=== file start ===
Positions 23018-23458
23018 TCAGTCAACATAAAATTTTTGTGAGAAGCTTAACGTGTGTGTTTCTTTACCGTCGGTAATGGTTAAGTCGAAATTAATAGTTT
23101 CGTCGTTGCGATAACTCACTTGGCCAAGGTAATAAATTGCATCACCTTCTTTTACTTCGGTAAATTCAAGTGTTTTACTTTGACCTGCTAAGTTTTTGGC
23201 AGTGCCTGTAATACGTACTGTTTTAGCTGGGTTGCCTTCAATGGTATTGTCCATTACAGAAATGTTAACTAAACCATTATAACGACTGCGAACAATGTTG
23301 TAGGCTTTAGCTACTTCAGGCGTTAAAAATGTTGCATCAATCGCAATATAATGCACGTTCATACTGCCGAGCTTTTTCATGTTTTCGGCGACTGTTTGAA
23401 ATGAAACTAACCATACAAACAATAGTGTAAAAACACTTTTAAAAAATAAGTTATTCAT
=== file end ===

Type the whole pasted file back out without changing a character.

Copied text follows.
Positions 23018-23458
23018 TCAGTCAACATAAAATTTTTGTGAGAAGCTTAACGTGTGTGTTTCTTTACCGTCGGTAATGGTTAAGTCGAAATTAATAGTTT
23101 CGTCGTTGCGATAACTCACTTGGCCAAGGTAATAAATTGCATCACCTTCTTTTACTTCGGTAAATTCAAGTGTTTTACTTTGACCTGCTAAGTTTTTGGC
23201 AGTGCCTGTAATACGTACTGTTTTAGCTGGGTTGCCTTCAATGGTATTGTCCATTACAGAAATGTTAACTAAACCATTATAACGACTGCGAACAATGTTG
23301 TAGGCTTTAGCTACTTCAGGCGTTAAAAATGTTGCATCAATCGCAATATAATGCACGTTCATACTGCCGAGCTTTTTCATGTTTTCGGCGACTGTTTGAA
23401 ATGAAACTAACCATACAAACAATAGTGTAAAAACACTTTTAAAAAATAAGTTATTCAT